|Forward Michael Cammalleri tries out his sweet new training aid|
Necessity, as they say, is the mother of invention.
On the heels of a disastrous holiday road trip that saw the team seemingly incapable of completing a simple pass, Montreal Canadiens Equipment Manager Pierre Gervais knew that something had to be done. And in a moment of inspired brilliance, it looks as though he may have hit on an answer.
"I was over at my parent's place during the Christmas break, and while in the kitchen, I went to pour myself a cup of tea", explained Gervais. "My mom's teapot is covered with one of those knitted tea cosy things that's meant to keep the pot warm. Well, hers is knitted to look like a kitty sitting on the counter... little ears, whiskers and everything, though I don't like the pink colour. I mean, have you ever seen a pink kitten? If the Pink Panther had a family, maybe.... but anyway, that's when it hit me."
"If the forwards are complaining that the defense are incapable of anything other than hitting them in the skates with their passes, then why not make the sticks look like skates?"
Gervais and his assistants immediately went to work on a prototype. What they came up with was an attachment that looks like a skate, but fits neatly over the blade of a hockey stick. He's tentatively calling it a "skick", putting together the words "skate" and "stick".
A few Canadiens ran the invention through its paces during an informal practice at their training facility in Brossard, and Cammalleri was one of those immediately impressed.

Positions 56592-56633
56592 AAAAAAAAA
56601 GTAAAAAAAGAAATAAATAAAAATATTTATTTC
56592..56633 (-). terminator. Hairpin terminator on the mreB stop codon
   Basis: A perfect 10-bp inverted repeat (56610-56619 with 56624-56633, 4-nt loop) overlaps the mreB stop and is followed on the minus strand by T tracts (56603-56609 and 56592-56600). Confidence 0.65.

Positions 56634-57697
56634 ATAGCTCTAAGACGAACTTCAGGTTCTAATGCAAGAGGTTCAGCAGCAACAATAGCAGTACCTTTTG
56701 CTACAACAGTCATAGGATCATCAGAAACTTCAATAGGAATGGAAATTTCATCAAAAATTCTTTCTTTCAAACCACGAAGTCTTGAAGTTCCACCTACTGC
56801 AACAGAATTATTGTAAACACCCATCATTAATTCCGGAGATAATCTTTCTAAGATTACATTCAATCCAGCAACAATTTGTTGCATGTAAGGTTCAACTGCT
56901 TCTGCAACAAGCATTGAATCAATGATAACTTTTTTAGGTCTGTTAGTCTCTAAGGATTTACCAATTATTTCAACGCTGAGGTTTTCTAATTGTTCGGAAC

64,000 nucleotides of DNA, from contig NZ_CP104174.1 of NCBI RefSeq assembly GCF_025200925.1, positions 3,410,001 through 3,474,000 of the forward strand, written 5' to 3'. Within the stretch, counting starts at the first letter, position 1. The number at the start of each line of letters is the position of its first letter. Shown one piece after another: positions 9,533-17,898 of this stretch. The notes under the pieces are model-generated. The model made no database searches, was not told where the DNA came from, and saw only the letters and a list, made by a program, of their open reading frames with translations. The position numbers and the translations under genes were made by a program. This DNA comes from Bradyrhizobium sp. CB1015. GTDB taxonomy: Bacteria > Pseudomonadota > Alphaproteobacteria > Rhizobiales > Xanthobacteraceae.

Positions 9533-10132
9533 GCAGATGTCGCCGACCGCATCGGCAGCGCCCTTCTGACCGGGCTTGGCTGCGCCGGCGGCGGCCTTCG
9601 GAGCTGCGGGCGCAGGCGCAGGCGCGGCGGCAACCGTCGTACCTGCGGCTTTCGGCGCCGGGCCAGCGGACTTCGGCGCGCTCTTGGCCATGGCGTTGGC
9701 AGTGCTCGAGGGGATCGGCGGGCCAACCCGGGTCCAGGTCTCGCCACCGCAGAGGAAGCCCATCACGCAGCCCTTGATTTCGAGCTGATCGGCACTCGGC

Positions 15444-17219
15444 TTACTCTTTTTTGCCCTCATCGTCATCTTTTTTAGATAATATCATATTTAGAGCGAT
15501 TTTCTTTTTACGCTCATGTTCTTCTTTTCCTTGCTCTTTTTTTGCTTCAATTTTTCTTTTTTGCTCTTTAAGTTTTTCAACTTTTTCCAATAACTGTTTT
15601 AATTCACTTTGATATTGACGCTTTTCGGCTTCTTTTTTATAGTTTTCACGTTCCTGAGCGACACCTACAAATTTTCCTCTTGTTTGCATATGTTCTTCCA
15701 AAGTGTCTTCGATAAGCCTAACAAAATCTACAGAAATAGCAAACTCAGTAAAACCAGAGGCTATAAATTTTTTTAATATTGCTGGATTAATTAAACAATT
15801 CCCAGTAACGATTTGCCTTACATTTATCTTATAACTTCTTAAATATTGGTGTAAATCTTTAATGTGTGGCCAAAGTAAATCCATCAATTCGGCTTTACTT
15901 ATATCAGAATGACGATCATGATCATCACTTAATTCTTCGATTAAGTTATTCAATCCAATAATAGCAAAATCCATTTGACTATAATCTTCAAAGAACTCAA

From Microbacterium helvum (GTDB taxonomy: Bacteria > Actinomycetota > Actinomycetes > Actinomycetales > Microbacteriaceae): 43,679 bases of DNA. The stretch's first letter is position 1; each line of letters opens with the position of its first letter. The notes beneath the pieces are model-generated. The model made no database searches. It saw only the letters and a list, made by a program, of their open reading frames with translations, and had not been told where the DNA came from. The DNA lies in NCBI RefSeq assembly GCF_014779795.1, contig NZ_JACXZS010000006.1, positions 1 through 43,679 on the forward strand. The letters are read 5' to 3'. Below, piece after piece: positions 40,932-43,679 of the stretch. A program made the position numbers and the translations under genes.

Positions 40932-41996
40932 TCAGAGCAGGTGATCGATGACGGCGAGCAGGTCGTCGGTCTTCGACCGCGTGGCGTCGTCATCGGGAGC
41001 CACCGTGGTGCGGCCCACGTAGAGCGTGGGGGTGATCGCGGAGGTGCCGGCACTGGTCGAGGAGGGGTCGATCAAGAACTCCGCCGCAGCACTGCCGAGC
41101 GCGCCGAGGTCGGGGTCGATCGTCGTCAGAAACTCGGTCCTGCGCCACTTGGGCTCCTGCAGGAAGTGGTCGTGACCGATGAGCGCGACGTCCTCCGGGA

"It's great," said the Canadiens forward. "I can stick handle with it, so that a bonus. But the main thing is that I'm now starting to receive passes from the defense where it's supposed to be: on my stick. Today was the first time that Subban didn't hit me in the foot since about early November."
As for the Habs' rearguards, they seem to like the idea, too.
"Now I don't have to think about it," said the aforementioned Subban, referring to his passing. "I just see something flash by up ice, and pass to it without having to worry if I'm turning the puck over. It all fits into what Coach Martin has been telling me, that less is more."
With the players on board, Canadiens' management is looking into the possibility of being able to use their new training aid in actual games. General Manager Pierre Gauthier said that while there's not technically anything in the NHL rulebook that wouldn't allow the device to be used during play, he wouldn't hold his breath while waiting for the go-ahead from the league.
"There's nothing in the book either that says that you can stop the puck and skate backward into the goalie during a penalty shot. Not that I'm still bitter, but let's just say that I don't have much confidence in the league doing the right thing in terms of applying the rules."
As for Gervais, he doesn't think that his work is done.
"I've only tackled half of the problem. Now me and my team need to find a way to make a skate look like a stick, and the opposition's goal to look like thirty feet of open ice."